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Discussion Starter #1
My house is 30 or 40 years old and I have found 3 pin hole leaks, I guess is how I would put it. One seemed like a fix under the kitchen sink and was almost like a T connection that fed to a hose just laying in the crawl. The second hole also seemed to be a T connection feeding a line that I guess was for an Ice maker line for my fridge. I can come up for reasons why those two exist. Now the third, I discovered yesterday while I was checking on my previous patch. Another pin hole on the hot water line coming from the HWH, I can't figure out how that happened, MY question is whether or not these pin holes just happen or not, and if I am better off getting some copper to pex fittings and switch out all that I can. thanks.
 

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Two causes of pin holes that I know of are excess flux when sweating and the other is cause by not reaming out the tubes after cutting. The flux is an acid and if a bubble of it settles and cools in a spot it will eventually eat through the copper. The other is because the burrs on the inside of the tube cause a vortex action immediately after the burr which wears away the copper.
 

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Discussion Starter #3
OK, when I did my patches I used a tubing cutter, now would that cause more problems down the road because I know that I didn't ream out the tubes at all, I thought I was doing a sufficient job. What should I use to do that in future patches or repairs? and How would I keep the burrs from entering the line? Now the excess flux settling and causing a bubble how long does that take to eat through the pipe, b/c no one has been under there to touch anything in at least 5 years.
 

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If you used a tube cutter similar to this if you notice there is a fold out blade on the back. It is used to ream out the tube after cutting. The cutter rolls the inside edge of the tubbing and that is what causes the problem.
 

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Another possibility to consider is that your water may be acidic. If so, the water could be literally leaching the copper out of the pipes.

Do you have blue-green stains in any of your sinks or toilets? If so, those are copper deposits.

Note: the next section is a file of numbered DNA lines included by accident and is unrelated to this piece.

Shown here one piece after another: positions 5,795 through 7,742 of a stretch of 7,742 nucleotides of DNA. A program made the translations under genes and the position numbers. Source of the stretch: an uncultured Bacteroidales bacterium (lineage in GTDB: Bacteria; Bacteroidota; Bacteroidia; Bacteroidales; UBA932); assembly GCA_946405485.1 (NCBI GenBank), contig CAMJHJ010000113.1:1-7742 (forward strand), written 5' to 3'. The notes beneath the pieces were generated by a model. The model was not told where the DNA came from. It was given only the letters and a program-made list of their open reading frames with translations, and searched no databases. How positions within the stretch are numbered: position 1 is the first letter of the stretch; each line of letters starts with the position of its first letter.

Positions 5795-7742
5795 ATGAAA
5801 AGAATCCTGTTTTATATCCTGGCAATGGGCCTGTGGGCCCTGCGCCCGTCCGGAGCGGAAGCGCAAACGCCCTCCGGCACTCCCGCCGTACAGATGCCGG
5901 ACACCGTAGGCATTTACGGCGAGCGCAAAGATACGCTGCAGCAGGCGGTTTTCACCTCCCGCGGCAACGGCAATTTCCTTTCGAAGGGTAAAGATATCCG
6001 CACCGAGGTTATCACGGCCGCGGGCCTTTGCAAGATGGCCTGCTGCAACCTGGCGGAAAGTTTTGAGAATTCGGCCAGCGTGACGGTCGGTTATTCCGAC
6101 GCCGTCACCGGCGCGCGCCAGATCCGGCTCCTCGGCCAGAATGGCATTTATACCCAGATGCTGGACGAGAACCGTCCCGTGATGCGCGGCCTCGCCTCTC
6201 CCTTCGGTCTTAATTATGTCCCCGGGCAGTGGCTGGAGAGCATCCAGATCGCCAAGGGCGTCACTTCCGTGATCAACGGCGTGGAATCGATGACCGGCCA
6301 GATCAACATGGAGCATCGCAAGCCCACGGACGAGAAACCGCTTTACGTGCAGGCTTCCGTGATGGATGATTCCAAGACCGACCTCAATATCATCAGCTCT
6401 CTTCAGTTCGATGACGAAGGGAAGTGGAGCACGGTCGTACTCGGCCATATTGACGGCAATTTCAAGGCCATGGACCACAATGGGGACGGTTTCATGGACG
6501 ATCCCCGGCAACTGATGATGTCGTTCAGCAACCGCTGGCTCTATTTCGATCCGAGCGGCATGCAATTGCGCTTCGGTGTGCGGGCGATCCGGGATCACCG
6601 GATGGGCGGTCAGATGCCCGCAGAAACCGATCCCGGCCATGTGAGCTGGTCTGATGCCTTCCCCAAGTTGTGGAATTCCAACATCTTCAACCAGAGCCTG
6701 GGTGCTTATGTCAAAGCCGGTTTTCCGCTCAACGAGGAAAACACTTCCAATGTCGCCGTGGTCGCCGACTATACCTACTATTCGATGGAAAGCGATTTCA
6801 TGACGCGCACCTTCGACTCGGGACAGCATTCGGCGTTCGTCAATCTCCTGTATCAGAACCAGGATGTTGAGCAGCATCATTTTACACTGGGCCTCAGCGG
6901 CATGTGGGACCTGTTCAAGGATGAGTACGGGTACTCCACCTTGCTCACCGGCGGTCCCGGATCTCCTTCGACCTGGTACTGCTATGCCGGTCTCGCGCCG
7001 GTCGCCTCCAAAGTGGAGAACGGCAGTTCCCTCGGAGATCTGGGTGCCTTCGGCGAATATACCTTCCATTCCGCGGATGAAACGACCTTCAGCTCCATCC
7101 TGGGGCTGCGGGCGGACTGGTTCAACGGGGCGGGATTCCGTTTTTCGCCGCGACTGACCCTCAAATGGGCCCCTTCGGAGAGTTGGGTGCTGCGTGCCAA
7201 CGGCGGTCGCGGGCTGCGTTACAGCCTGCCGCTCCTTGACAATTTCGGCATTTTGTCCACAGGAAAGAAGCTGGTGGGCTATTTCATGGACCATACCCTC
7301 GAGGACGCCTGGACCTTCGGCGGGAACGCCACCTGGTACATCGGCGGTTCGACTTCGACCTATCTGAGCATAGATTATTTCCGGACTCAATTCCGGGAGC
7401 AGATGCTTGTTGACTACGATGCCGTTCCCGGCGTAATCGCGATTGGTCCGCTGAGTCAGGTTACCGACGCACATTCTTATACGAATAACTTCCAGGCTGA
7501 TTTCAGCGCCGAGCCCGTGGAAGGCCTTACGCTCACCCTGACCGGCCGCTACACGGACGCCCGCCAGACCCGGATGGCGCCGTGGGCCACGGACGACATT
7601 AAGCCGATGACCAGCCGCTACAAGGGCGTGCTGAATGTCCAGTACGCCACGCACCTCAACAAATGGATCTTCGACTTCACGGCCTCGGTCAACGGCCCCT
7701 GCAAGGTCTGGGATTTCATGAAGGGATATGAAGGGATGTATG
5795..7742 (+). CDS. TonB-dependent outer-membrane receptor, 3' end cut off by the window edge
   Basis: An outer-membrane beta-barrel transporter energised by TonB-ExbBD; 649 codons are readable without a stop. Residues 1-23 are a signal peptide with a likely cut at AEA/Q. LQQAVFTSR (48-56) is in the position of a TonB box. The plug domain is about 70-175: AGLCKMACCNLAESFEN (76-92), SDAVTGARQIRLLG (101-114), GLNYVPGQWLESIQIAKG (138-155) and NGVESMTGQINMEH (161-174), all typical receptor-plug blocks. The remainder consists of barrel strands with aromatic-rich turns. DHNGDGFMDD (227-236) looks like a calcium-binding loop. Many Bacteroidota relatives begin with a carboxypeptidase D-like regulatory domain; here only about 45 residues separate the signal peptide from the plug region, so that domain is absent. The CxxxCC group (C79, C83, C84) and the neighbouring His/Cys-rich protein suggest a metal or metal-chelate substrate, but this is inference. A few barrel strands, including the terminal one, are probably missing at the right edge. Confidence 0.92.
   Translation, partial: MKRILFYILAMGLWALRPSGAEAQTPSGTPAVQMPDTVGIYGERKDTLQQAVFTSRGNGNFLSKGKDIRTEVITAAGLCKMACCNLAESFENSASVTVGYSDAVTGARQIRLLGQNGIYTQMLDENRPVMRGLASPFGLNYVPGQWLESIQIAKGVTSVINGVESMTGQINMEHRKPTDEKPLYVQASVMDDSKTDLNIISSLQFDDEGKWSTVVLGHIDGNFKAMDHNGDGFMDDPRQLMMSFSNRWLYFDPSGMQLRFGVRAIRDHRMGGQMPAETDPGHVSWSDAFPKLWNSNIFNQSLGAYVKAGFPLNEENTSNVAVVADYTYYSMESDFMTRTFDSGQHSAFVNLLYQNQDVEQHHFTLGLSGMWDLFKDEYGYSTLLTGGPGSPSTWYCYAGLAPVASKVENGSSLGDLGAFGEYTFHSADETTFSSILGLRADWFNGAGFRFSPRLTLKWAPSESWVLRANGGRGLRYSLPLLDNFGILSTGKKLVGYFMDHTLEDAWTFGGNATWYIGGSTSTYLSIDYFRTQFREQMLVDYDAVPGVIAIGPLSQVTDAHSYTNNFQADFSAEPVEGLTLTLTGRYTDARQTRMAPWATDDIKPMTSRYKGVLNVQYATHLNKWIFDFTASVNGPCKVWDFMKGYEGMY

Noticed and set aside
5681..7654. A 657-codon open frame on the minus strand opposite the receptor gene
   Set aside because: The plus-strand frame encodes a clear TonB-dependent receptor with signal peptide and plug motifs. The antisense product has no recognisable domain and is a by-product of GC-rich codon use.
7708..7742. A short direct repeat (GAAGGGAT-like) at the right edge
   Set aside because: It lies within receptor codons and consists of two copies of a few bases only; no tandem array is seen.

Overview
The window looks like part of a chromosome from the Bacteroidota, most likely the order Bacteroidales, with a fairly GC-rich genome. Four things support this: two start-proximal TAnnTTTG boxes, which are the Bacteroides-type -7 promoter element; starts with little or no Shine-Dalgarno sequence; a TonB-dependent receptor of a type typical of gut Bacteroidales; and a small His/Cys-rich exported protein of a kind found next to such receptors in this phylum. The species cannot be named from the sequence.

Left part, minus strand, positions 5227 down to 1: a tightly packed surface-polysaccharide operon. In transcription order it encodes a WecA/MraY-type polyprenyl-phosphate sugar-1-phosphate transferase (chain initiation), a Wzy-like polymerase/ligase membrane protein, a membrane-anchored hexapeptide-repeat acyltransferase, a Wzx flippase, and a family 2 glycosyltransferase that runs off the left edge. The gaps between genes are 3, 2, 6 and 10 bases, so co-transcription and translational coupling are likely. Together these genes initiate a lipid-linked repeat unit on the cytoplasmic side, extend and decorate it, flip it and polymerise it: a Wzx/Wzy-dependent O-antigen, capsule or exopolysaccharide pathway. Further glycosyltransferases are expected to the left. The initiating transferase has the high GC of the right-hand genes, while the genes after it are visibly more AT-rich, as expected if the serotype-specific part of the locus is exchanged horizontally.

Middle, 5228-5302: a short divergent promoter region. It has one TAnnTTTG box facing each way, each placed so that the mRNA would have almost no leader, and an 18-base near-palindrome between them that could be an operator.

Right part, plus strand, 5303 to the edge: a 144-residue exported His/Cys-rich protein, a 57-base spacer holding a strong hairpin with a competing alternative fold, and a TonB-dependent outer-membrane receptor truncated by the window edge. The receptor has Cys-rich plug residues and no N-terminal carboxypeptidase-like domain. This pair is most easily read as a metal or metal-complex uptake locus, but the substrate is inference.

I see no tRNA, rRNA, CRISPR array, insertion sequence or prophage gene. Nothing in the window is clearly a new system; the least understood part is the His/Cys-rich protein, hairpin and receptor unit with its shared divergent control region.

If this is the case, and you are beginning to develop leaks, you may be faced with replacing all of your copper pipes. To prevent further leaching, you would need to install a water treatment system to filter your water through limestone sand.
 

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Three leaks in a short period of time on old (or old-ish) work would scare me, unless you think that maybe the leaks at the tee fittings were caused by poor DIY repairs.. (Not blaming you here; from the last guy). Initially it sounded like that to me based upon your hose-to-nowhere comment.

Another pin hole on the hot water line coming from the HWH,
That one is more worrisome if you're saying the pin hole was in the pipe, away from any fittings.

In your shoes, I'd cut out a couple of short (6") pieces of easy-to-access pipe from different spots around the crawl space and see what the inside looks like. (Obviously patching some copper back in so you can use your water :wink:). If you have pitting or extensive corrosion on the inner walls in all the samples then LookoutRanch may be right and you need a complete re-fit.

On the other hand, if all the samples look reasonably good (a little oxidation on 30-40 y/o copper is OK), then it might have just been some bad fittings and the mid-pipe leak could be a coincidence -- mfr. defect or something.
 

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My house was built in 1959, and used 50/50 tin lead solder on all the joints. I am on well water, pH about 5 to 5.5 (relatively acidic). Over time, all of the copper pipes developed pinholes, especially at the joints. I ended up replacing all of the pipes with PEX, since I did not want to install a water treatment system to change the pH to neutral.
 

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Discussion Starter #8
thanks for the advice and knowledge, the first pin hole was a patch or at least looked like one under the sink, nothing was leaking that I noticed, and that was a year ago. The 2nd seemed to be an old connection that rusted, The 3rd is what scares me. I will definitly take all advice, I have to do something , Im trying to move out of here in a year or two.
 

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If you're moving out in a year or 2 then patch patch patch and let the next guy worry about it.. :whistling2: (And hope he doesn't have a thorough home inspector.. :wink:)
 

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i was working on my plumbing today replaciing a few leaky shutoff valves, i noticed that the solder joints 40 years old were not very tight at all , i was able to pull solder joints apart withg my hands. after i was done one of the old joints blew apart after i turned the water back on. I think its just old plumbing that weakens or something. i dont get it though cause the joints are water proof.
 
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